(6) The authors indicate that the location of these nuclei matches that of the trigeminal nuclei in other mammals. This is not supported in any way. In ALL other mammals in which the trigeminal nuclei of the brainstem have been reported they are found in the lateral aspect of the brainstem, bordered laterally by the spinal trigeminal tract. This is most readily seen and accessible in the Paxinos and Watson rat brain atlases. The authors indicate that the trigeminal nuclei are medial to the facial nerve nucleus, but in every other species, the trigeminal sensory nuclei are found lateral to the facial nerve nucleus. This is most salient when examining a close relative, the manatee (10.1002/ar.20573), where the location of the inferior olive and the trigeminal nuclei matches that described by Maseko et al (2013) for the African elephant. This justification is not supported.

    (7) The dual to quadruple repetition of rostrocaudal modules within the putative trigeminal nucleus as identified by the authors relies on the fact that in the neurotypical mammal, there are several trigeminal sensory nuclei arranged in a column running from the pons to the cervical spinal cord, these include (nomenclature from Paxinos and Watson in roughly rostral to caudal order) the Pr5VL, Pr5DM, Sp5O, Sp5I, and Sp5C. However, these nuclei are all located far from the midline and lateral to the facial nerve nucleus, unlike what the authors describe in the elephants. These rostrocaudal modules are expanded upon in Figure 2, and it is apparent from what is shown that the authors are attributing other brainstem nuclei to the putative trigeminal nuclei to confirm their conclusion. For example, what they identify as the inferior olive in Figure 2D is likely the lateral reticular nucleus as identified by Maseko et al (2013). This justification is not supported.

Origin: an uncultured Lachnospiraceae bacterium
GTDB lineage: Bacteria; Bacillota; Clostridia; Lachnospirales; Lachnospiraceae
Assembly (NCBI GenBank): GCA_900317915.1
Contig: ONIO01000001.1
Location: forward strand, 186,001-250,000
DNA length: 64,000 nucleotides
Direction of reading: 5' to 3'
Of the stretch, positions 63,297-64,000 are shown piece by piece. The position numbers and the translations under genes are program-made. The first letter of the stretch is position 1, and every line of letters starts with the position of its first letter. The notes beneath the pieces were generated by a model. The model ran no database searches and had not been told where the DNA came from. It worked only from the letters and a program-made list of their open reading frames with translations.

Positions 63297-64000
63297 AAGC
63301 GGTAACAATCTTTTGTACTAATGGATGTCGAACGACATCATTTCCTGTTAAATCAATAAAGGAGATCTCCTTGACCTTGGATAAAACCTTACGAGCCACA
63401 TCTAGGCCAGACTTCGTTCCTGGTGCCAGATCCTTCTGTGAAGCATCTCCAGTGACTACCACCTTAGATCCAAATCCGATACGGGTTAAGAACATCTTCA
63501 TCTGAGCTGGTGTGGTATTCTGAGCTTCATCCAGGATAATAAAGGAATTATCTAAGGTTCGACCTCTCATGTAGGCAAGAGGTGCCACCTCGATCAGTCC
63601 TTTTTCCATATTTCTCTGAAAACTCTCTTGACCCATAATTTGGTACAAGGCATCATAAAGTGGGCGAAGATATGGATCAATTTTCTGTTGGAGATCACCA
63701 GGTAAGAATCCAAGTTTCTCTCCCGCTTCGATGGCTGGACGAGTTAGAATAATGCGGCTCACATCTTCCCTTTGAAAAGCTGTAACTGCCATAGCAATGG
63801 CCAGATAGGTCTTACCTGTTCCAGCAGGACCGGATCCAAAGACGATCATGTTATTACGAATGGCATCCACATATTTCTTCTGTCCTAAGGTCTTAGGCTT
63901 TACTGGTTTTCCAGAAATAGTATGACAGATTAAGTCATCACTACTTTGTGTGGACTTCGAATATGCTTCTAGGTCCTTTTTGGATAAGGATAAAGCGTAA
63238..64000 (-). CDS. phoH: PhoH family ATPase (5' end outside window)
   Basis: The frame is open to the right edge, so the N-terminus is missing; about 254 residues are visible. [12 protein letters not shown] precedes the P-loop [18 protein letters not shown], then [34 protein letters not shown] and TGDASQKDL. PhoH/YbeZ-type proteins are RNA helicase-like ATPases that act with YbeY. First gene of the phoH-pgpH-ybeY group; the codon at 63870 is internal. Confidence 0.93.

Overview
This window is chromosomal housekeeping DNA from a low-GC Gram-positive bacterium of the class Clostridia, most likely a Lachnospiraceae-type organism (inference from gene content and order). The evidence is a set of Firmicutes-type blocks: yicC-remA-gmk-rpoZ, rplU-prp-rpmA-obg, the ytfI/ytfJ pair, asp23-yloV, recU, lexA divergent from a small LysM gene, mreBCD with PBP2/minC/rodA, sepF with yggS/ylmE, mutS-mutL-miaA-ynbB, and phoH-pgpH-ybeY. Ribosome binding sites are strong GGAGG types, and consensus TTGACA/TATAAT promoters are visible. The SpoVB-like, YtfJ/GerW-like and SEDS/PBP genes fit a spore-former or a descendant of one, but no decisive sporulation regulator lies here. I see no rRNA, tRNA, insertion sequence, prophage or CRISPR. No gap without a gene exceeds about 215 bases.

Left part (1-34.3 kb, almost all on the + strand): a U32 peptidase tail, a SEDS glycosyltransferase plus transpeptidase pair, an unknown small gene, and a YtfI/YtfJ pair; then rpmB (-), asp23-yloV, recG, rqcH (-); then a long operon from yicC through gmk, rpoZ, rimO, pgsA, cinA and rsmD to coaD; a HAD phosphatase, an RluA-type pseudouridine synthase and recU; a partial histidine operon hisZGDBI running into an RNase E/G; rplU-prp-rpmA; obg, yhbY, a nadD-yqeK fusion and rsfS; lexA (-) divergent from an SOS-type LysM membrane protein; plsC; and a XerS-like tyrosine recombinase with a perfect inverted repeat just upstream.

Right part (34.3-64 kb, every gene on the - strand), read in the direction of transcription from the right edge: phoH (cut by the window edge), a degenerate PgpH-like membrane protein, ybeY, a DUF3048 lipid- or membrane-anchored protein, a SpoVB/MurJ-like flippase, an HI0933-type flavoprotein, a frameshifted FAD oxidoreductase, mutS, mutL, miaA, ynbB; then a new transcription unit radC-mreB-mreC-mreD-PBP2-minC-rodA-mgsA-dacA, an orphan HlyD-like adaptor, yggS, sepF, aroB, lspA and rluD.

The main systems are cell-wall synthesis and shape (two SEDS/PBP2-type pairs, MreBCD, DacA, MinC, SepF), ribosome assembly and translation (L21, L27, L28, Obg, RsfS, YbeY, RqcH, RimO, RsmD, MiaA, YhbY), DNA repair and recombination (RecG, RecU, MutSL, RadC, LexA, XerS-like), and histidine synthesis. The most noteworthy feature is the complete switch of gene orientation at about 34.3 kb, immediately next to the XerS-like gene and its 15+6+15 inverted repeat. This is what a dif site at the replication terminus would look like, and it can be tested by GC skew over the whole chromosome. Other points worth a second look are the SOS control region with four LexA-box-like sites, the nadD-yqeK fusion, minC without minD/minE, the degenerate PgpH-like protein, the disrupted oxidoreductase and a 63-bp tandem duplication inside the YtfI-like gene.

(8) In primates and related species, there is a distinct banded appearance of the inferior olive, but what has been termed the inferior olive in the elephant by other authors does not have this appearance, rather, and specifically, the largest nuclear mass in the region (termed the principal nucleus of the inferior olive by Maseko et al, 2013, but Pr5, the principal trigeminal nucleus in the current paper) overshadows the partial banded appearance of the remaining nuclei in the region (but also drawn by the authors of the current paper). Thus, what is at debate here is whether the principal nucleus of the inferior olive can take on a nuclear shape rather than evince a banded appearance. The authors of this paper use this variance as justification that this cluster of nuclei could not possibly be the inferior olive. Such a "semi-nuclear/banded" arrangement of the inferior olive is seen in, for example, giraffe (10.1016/j.jchemneu.2007.05.003), domestic dog, polar bear, and most specifically the manatee (a close relative of the elephant) (brainmuseum.org; 10.1002/ar.20573). This justification is not supported.